“We’re working with employers now to develop these opportunities,” said Program Director Gina Barrett, who oversees TFIM along with Jennifer Sethman. “Our plan is to facilitate virtual, regional career learning and networking opportunities for students and advisors.”

“We successfully piloted some virtual career presentations and other activities in the spring,” added Sethman, also a Consortium Program Director. “We’re hoping that we can build on that experience with programming that helps students gather some of the artifacts and documentation needed to comply with Pennsylvania Future Ready Index requirements.”

COVID-19 has ruled out most, if not all of the in-person experiences students would usually undertake to explore or prepare for careers and that they typically would draw upon to document their learning for the state.

Aside from virtual career learning opportunities, students from nearly 20 high schools participating in TFIM also will be working in teams on the kinds of projects that help them with career exploration and/or preparation. Through many, the students may be able to help peers in their schools with career learning at a time when their usual opportunities are limited as well.

Joining TFIM this year are Canon-McMillan and Montour high schools. Other high schools returning to the program so far for this year are: Belle Vernon Area, Brownsville Area, Chartiers-Houston High School, Clairton, McKeesport Area, Monessen, Mt. Pleasant, Pittsburgh Brashear, Pittsburgh Perry, Ringgold, South Allegheny, Southmoreland High School, Springdale, Steel Valley, Woodland Hills and Yough.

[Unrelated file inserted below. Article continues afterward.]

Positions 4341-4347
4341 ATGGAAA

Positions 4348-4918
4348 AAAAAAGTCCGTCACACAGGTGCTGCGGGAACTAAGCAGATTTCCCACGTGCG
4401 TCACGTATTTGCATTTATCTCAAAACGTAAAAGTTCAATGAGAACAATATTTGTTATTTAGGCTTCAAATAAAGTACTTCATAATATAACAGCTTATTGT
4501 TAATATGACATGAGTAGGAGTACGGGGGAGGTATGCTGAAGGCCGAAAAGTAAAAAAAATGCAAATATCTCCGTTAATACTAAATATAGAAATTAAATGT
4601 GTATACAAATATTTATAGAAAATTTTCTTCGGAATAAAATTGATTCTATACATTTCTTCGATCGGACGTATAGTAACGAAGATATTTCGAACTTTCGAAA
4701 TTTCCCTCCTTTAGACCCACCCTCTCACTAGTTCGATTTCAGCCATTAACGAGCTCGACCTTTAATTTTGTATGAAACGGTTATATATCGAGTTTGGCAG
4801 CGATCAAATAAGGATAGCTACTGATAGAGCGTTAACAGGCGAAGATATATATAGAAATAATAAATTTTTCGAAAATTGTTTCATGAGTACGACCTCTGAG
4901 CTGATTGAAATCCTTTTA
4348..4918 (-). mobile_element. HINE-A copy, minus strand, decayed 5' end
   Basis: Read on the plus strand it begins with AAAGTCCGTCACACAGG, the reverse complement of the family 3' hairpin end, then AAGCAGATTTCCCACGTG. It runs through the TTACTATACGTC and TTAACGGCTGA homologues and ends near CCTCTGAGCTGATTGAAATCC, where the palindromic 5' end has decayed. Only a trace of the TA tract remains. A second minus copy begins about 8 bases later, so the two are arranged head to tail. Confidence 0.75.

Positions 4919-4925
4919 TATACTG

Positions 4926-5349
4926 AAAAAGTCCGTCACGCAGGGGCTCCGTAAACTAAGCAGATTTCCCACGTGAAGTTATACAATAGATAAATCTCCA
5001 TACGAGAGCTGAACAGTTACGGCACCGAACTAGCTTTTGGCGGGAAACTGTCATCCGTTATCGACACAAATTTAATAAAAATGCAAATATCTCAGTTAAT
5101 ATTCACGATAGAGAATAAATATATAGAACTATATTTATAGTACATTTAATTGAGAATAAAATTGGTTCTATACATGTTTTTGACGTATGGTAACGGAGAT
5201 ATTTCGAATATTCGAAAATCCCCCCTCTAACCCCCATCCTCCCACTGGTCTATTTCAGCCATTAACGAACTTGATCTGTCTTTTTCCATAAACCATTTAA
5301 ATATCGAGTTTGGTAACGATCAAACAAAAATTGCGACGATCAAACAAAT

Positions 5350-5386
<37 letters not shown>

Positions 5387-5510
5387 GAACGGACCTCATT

Research emphasizes need for SEL

An October webinar hosted by our Future Ready Alliance underscored the key roles that awareness of personal biases and an understanding of equitable treatment play in social and emotional learning (SEL). (Educators who were unable to attend the webinar can view a recording.)

The presentation, given by Eva Allen, EdD., served as a curtain-raiser on the Alliance’s agenda for 2020-2021, which focuses on SEL and equity. Both have come to the forefront as K-12 schools weather a pandemic that’s created a need for remote learning options and as they and other institutions confront challenges around racial equity.

Speaking broadly, Dr. Allen told webinar attendees that the current emphasis on SEL is more than just a trend.

Eva Allen, EdD.

“The research shows that the focus on social and emotional learning has extreme benefits, not just for adults, but for students and the community,” she said, adding that benefits for students manifest in attendance, engagement and academic performance.

Advocates also are increasingly emphasizing equity as part of SEL, Dr. Allen noted. “Equitable treatment and equity are themes that arise in almost all aspects of social and emotional learning.”

A Learning Environment Specialist with Pittsburgh Public Schools, an SEL researcher and founder of Culturally Connected Education,  Dr. Allen developed an award-winning theory of “Cultural Care” that emphasizes equity.

Gaining “self-awareness,” one of five core competencies for SEL, is dependent on “examining our own prejudices and biases,” she said. “It’s really important that we recognize that we bring these naturally to any space because of our experiences and our knowledge and upbringing.”